Whatever the reasons for the creation of Pakistan, the fact on the ground is that this state was never governed properly, or as some say, it was never governable. The country has been under military dictatorships for more than half of its total age. The reason for the frequent military interventions has been the thinking among the military generals that if they did not do that, the country could plunge into crisis and eventually disintegrate. (the fact of the matter is that the generals and the feudal lords are the beneficiary of the state of Pakistan. They pass lives of unprecedented luxury. A common man does not care if Pakistan stays or not because half of the population live on less than a dollar a day and the remaining half on less than 2 dollars a day. Only a handful of military generals, some feudal lords cum politicians and some bureaucrats control the bulk of the wealth of the country which they make sure that it is safe in foreign banks). It once actually disintegrated in 1971 as a result of which the nation of Bangladesh came into being.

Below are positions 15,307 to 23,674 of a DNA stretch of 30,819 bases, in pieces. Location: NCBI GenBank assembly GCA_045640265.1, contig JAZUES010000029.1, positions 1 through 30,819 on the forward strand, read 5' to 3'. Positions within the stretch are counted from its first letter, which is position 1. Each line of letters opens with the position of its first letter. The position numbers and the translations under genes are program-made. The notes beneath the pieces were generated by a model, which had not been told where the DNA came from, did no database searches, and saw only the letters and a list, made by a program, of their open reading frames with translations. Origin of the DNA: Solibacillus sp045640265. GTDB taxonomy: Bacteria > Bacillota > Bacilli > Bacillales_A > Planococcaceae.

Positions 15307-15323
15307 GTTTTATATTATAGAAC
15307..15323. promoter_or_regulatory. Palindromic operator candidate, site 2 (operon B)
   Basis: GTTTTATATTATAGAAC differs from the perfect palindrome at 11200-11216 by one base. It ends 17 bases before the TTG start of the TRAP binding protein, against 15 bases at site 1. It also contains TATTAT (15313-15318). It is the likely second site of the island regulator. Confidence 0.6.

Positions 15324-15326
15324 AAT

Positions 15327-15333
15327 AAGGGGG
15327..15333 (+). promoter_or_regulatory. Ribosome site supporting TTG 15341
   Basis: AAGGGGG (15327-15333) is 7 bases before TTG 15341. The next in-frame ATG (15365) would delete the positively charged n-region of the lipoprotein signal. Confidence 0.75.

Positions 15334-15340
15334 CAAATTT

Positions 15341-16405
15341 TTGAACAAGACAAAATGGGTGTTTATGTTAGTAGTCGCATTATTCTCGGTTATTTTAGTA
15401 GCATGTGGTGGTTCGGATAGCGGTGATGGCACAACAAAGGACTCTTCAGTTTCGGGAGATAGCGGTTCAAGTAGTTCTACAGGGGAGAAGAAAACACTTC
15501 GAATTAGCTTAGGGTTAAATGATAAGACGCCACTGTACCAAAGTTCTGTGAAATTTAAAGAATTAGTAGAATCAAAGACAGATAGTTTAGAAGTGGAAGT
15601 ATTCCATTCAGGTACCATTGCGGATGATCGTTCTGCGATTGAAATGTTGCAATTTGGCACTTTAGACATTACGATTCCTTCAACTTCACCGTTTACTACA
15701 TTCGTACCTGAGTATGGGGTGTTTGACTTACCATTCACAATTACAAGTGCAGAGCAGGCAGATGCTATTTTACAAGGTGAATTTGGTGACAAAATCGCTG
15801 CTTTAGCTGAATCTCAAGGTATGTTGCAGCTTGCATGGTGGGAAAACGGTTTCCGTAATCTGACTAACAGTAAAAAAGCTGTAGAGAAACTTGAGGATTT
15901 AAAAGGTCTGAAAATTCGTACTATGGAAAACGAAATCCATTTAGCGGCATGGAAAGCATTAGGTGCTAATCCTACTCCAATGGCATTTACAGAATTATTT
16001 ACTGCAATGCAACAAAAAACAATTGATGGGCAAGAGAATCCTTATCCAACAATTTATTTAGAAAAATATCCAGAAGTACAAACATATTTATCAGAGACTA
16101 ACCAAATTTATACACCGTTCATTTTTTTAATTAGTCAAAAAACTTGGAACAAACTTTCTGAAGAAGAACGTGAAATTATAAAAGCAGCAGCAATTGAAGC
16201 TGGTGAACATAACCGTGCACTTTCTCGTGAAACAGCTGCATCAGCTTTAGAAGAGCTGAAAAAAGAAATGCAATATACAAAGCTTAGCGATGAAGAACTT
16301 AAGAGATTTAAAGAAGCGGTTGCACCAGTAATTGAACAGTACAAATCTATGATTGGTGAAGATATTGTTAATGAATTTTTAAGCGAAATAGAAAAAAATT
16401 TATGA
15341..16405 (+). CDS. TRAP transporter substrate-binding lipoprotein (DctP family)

The North West Frontier Province (NWFP) is inhabited by the ethnic Pashtuns. Pashtun is also the majority ethnic group of Afghanistan (42% of its total population). The Pashtuns were divided by the British Empire into the ones living in Afghanistan and the rest becoming part of the then British Indian empire. The dividing line between the Pashtuns is called the Durand Line, which was enacted at that time (1893) by a British bureaucrat sir Mortimer Durand and the king of Afghanistan. The king of Afghanistan himself was an ethnic Pashtun, who according to experts on the region, agreed to this division of his people under duress and under pressure from the mighty British empire. At the time of partition of India in 1947, the British government gave the Pashtuns the right to decide through a plebiscite to either join India or Pakistan. The legendary Pashtun leader Khan Abdul Ghaffar Khan who was also known as the “Frontier’s Gandhi”, and his associates demanded that apart from giving the Pashtuns the right of choice to join either India or Pakistan, they should also be given a third option whereby the Pashtuns could opt for a merger in their original country Afghanistan or form an independent country to be called Pashtunistan. The Pashtun leadership was of the view that they shared nothing either with India or Pakistan (language, culture, history). They shared all these things with the Pashtuns across the Durand Line in Afghanistan. However the British declined their request upon which he appealed to the Pashtuns to boycott the referendum. At that time a very small percentage had the right to vote. Most of the Pashtuns stayed away from the referendum upon the call of their leader. Thus, the begining of the resentment of Pashtuns in relation to Pakistan started in a pre-carious way.